Yes, many conservatives are now dumping the candidate they have reluctantly embraced. And true enough, the words and behaviors we have seen play out in the media in the past 36 hours should not be a surprise to any of us. Yet the 2005 audio clip we have now heard (countless times) leaves me aghast, sickened, infuriated.
Meanwhile, the pundits pose this question: What makes this different from all the previous reporting of Trump’s transgressions against women?
Try this as a reason.
Too many of us have lived some version of this experience — in our personal and professional lives — as we try to get through a day, as we look for jobs or try to excel in them, and as we find ourselves on the receiving end of demeaning or humiliating comments, not to mention unwanted physical contact.
This doesn’t require that we be twenty-something or thirty-something supermodels (or pageant contestants or actresses); women of any age, shape, or color can be victims of this clearly indefensible behavior. And sexual aggression, in any of its forms, is never acceptable.
To those who say “this is how Alpha men talk behind closed doors,” my reply is this: I’ve known my share of Alpha men who would never speak this way about women. On the contrary. Moreover, they would never stoop to “take” what they have not been invited to share.
Beyond Trump’s appalling use of “it” in reference to a woman, which could not more plainly reflect objectification, let’s consider this: In the context of trying to get, keep, or properly perform one’s job, it’s equally plain to see that looksism, sexist language, and sexually aggressive behaviors affect our ability to make a living. We may find ourselves walking a very fine line between keeping food on the table and a roof overhead, and keeping our distance from unwanted harassment or worse, sexually predatory behavior.
And so, the evidence of Trump’s groping strikes a nerve far beyond reading about his piggish blathering and disrespectful treatment of women.
Curious about the definitions of groping and sexual assault, and the subtle distinctions in some of the words being used in reference to Trump, I found this:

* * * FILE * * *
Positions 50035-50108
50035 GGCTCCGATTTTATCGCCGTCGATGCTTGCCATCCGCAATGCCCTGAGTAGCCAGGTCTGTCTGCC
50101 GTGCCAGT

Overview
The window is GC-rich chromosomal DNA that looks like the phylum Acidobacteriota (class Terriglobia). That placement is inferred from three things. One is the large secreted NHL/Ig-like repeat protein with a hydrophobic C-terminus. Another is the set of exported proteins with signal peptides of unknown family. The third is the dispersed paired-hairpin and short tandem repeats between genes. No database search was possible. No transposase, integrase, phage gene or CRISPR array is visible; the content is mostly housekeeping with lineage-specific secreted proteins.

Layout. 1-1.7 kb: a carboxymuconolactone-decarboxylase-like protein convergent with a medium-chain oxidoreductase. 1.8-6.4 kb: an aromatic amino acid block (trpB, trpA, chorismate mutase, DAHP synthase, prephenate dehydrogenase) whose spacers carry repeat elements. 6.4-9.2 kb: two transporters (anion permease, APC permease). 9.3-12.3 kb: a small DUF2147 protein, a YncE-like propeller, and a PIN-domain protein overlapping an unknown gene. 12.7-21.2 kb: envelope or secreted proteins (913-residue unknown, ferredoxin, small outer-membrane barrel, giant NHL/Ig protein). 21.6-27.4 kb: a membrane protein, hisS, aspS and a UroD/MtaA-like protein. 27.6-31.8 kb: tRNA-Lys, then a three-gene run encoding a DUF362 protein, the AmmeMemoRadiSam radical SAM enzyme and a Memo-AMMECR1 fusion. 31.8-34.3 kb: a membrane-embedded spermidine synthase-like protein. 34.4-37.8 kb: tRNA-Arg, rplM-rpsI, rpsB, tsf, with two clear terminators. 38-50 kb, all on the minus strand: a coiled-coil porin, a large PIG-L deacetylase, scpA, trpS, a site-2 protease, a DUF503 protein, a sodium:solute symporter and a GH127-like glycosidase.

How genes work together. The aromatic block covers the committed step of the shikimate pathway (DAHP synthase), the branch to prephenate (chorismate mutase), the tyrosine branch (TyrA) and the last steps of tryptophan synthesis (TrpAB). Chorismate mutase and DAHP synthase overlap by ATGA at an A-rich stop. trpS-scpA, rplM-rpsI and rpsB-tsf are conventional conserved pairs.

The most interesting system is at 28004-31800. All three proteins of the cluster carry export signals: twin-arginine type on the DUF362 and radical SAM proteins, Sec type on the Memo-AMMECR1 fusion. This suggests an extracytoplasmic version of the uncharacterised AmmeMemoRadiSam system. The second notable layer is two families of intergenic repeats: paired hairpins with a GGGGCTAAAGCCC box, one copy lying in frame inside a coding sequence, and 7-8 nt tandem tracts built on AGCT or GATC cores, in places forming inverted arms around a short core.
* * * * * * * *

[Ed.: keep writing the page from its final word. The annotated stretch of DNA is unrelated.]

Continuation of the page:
Specific laws vary by state, but sexual assault generally refers to any crime in which the offender subjects the victim to sexual touching that is unwanted and offensive. These crimes can range from sexual groping or assault/battery, to attempted rape…
… Most states have made sexual assault the umbrella term for other crimes, such as rape and unwanted sexual contact. Some states distinguish between crimes involving penetration and crimes involving coerced or involuntary touching, making the former an aggravated or first-degree sexual assault and the latter a lower-level sexual assault…
“Sexual touching that is unwanted and offensive… a lower-level sexual assault…”
As the dwindling number of Trump surrogates, including women, pass to the pivot and attempt their Deflection Dance, I cannot fathom that they actually believe the words they feel compelled to speak. Even as I hear these individuals repeat that what the American voters really care about is policy on the economy and jobs, I offer this: For any woman who has been on the receiving end of sexual harassment in her personal or professional life, much less an experience when the boundary has been crossed into sexual aggression, it is absolutely absurd to imagine that this doesn’t impact our ability to adequately provide for our families.
And that, of course, results in deleterious and costly ripple effects throughout our society.
It is one thing to teach our daughters and granddaughters and our sons and grandsons that “no means no,” and that without a “yes” it’s hands off, but apparently we must instruct some of our professional politicians that diminishing, intimidating, and sexually assaulting our girls and women is not only demeaning to those on the receiving end, but a fouling of everything this country stands for.